Auden was a shy, smart girl, one who knew what to do in order to avoid getting hurt. She didn’t take risks, not with school, life, or people, certainly not boys. She had never been hurt, but she knew people who had, and she knew what it did to you. That was why she was very surprised when her parents opened up a door to so many hurtful possibilities.
“Auden, come here.” Her father said, beckoning her over to an open armchair in the library/study that her father had claimed as his own, and used mostly for work.
“We have something…important to tell you.” Her mother said, her eyes darting around like little fish. Auden sat down, trying to be nonchalant, but worries flashed behind her eyelids when she blinked.
“The first thing we will tell you now, but the other one will wait until later.” Her father said, clearing his throat. “We’re moving. To Elasia.”
Auden struggled to keep her voice clear and emotion free. “Where is Elasia?”
“It’s a new country in Africa. They had a land dispute, so they just made a new one!”
“Honey, it’s for your father’s business.” Her mother explained softly.
Auden blinked again, struggling to hold back tears.
“I’ll be in my room.”
I stared out the window, in both the car and the plane, and that was all I did on the ride to our new house, which was actually a mansion, with rolling hills, a paddock for a horse, and seemingly endless space, or that’s what it had looked like in the pictures that the realtors had sent us. Apparently there had been some issues with one of dad’s factories in America, so he started building one here, and that’s why we were moving. So he could oversee it.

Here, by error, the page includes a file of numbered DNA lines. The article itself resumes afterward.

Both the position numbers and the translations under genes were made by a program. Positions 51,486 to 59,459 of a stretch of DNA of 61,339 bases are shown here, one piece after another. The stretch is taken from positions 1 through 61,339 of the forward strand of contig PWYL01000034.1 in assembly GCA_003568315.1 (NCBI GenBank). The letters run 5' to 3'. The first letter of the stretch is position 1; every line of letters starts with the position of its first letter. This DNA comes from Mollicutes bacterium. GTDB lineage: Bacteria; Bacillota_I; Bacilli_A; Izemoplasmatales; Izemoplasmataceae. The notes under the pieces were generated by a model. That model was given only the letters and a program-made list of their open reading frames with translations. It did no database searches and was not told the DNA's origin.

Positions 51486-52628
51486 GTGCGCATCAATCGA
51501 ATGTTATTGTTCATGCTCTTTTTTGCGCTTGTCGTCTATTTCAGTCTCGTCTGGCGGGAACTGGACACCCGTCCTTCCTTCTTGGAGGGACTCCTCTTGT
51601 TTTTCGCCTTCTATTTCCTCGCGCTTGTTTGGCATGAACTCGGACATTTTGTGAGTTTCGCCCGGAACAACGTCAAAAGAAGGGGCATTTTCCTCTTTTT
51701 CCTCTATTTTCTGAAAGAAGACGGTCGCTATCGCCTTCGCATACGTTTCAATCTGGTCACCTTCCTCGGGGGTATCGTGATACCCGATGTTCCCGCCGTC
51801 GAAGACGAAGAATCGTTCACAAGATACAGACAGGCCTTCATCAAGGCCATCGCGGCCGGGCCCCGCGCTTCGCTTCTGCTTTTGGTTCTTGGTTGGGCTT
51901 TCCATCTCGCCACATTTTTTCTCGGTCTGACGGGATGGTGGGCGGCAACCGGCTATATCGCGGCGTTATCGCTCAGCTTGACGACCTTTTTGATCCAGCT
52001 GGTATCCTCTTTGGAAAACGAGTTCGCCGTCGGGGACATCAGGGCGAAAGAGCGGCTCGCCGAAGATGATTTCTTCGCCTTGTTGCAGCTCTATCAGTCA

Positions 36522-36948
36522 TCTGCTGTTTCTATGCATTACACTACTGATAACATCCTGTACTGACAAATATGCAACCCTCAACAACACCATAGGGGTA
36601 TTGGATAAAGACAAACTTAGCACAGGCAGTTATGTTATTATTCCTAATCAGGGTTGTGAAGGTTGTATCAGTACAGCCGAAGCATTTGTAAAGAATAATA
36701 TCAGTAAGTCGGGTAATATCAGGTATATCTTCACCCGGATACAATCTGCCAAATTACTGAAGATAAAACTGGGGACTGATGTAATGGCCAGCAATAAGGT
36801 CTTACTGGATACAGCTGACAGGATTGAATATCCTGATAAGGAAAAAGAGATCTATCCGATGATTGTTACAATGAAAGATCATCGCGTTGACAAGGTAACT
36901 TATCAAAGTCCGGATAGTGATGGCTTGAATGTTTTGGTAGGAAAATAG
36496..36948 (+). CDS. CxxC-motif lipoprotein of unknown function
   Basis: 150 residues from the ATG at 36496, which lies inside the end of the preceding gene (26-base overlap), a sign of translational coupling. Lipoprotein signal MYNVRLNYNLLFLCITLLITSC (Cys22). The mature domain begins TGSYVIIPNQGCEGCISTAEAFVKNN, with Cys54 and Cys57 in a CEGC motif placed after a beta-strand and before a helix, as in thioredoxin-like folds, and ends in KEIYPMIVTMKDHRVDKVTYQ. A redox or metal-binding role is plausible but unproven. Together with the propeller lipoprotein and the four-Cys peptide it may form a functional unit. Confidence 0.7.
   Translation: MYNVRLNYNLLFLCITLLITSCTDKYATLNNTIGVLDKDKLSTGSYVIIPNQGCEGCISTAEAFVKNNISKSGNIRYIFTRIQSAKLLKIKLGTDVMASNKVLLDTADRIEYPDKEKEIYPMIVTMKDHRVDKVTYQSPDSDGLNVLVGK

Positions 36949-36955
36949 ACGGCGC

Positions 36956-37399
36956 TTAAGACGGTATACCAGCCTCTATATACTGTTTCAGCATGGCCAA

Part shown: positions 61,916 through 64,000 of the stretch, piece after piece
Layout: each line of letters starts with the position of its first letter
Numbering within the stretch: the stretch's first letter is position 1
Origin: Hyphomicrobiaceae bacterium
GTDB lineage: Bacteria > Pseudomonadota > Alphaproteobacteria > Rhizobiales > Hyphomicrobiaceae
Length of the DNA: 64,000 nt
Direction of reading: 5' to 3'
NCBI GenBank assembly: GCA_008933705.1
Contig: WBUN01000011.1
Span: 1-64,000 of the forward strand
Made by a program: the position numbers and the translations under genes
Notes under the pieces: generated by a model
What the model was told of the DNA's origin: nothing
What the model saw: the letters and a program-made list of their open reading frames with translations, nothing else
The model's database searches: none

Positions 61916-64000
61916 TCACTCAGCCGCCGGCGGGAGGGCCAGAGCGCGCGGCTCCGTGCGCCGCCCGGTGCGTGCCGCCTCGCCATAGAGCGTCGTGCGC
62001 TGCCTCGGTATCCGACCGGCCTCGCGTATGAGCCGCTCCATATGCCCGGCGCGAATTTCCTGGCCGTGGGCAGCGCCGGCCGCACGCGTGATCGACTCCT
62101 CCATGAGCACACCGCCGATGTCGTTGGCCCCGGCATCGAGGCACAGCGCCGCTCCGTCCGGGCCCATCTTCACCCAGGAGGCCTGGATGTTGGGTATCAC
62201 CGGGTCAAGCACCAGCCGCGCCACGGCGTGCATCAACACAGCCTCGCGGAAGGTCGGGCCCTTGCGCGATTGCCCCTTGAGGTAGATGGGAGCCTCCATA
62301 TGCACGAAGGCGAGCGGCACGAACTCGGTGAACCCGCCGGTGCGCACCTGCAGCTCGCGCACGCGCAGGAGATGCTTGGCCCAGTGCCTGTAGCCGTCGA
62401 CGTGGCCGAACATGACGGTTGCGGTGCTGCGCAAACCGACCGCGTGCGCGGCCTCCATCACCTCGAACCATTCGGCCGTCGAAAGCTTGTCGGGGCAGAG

It wasn’t that I had any ties to the US of A, because I didn’t. I had never really had any friends, boyfriends, or fun in the States, so I didn’t even really know why I was so disappointed to be leaving.
“We’re here!” Mom announced, although that was pretty apparent in itself. The entire property was fenced in, with a beautiful iron fence. The gates opened slowly as we rolled up to them. Before they opened, I noticed they had a lion on them, so that when they opened the beast appeared to be split in half.
“Mr. Marley?” The guard asked, looking over a clipboard. Dad nodded and flashed his ID. The guard nodded and said something into his walkie-talkie that I didn’t really hear. We continued driving, rolling slowly as to take it all in. And there was a lot to take in.
In the center of the circular driveway was a large fountain, with a half-naked mermaid spewing water into the air, her tail curved, as if she was swimming in the air. All of our land was lush and green, and I could just make out the shapes of five horses in the distance.
“Honey, let’s get inside and we can tell you the second part of the surprise.” Mom said, but we didn’t get the chance to do that. Right as she finished that sentence, a party of three burst out of our new house. One of them was short and petite, and the other two were very, very tall, with broad shoulders and a long gait.
“Jim!” The man shouted, bear hugging my father.
“Henry!” Dad shouted, hugging him back.
They must have realized how ridiculous they looked, because they both pulled away, offering their hands to each other.